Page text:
Feature

Doc groups pushing back on Part B drug reimbursement proposal


 

A proposal by the Trump Administration to pay for Medicare drugs administered in the physician office is not going over well with doctors.

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The Centers for Medicare & Medicaid Services in October 2018 issued an “advance notice of proposed rulemaking with comment” outlining a test that would pay for Part B drugs with price points more closely aligned with international rates through the use of private sector vendors that would negotiate drug prices, procure the products, distribute them to physicians and hospitals, and take on the responsibility of billing Medicare.

Although the so-called International Pricing Index (IPI) model is not fully fleshed out in the regulatory filing, one of the key details that has been announced is that the demonstration project would have mandatory participation. This did not sit well with medical societies offering feedback to CMS.

The American College of Rheumatology stated in comments filed with the agency that “we do not support mandatory demonstration projects.”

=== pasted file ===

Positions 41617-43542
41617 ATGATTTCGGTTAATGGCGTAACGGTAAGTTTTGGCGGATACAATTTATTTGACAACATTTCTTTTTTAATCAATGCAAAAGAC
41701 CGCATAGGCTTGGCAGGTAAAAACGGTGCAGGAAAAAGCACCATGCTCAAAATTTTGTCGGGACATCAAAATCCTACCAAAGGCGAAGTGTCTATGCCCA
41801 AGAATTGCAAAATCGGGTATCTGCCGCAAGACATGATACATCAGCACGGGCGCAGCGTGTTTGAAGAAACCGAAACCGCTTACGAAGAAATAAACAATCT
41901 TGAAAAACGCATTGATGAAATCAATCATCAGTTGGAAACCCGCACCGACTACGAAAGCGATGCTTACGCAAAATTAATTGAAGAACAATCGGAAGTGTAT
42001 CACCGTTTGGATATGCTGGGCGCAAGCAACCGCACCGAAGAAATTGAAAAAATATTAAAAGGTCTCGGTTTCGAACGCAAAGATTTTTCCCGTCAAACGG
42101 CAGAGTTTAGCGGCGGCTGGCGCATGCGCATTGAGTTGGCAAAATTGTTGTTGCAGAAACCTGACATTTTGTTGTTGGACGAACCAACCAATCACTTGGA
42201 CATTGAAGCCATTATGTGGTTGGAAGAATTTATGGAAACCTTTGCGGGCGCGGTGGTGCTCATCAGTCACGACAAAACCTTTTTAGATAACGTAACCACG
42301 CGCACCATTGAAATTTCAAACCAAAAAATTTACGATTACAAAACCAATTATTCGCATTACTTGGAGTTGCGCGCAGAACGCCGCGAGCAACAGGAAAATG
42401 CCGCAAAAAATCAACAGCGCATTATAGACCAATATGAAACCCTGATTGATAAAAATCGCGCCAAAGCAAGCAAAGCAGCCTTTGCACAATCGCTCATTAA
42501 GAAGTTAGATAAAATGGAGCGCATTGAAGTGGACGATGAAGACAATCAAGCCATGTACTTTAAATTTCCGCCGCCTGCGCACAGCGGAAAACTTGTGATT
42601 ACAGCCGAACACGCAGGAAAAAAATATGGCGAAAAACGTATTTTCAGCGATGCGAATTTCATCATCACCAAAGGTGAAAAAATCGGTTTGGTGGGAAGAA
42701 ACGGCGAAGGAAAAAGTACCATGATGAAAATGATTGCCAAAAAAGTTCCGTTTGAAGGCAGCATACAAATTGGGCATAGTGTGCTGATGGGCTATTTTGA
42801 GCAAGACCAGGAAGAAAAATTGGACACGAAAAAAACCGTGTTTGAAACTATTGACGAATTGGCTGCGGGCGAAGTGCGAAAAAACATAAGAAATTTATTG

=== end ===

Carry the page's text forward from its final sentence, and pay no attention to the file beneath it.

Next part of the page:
The American Society of Clinical Oncology echoed that sentiment in Dec. 31, 2018, comments filed with the agency. “ASCO cannot support a mandatory demonstration program,” the group noted. “We are concerned about losing access points to oncology care provided by oncology practices, especially in rural, underserved, and low-income areas that are already struggling to deliver care.”

And while the Community Oncology Alliance also spoke against making participation in the IPI model demonstration project mandatory, it went further with its criticism of the proposal.

“COA does not support the IPI Model as proposed in the pre-proposed rule published by [CMS] because we have serious concerns about its impact on cancer patient care and even its legality,” the group said in Dec. 31, 2018, comments filed with the agency, adding that “mandatory demonstration projects are clearly not in the charter of CMMI [Center for Medicare & Medicaid Innovation] as written into law by Congress. If CMS believes that CMMI has the power via statute to effectively amend Medicare law – in this case the Part B drug reimbursement rate for at least 50% of Part B providers – it (CMS representing the Executive branch) either has overstepped its constitutional boundaries separating the powers of government branches or Congress has effectively handed over its powers to the Executive branch. That would either be illegal or unconstitutional, with the latter case invalidating the section of the law that created and funded CMMI.”

While none of the groups offered support to the IPI demonstration project, all offered suggestions on what could be done to improve on the details outlined in the advance notice of proposed rulemaking.

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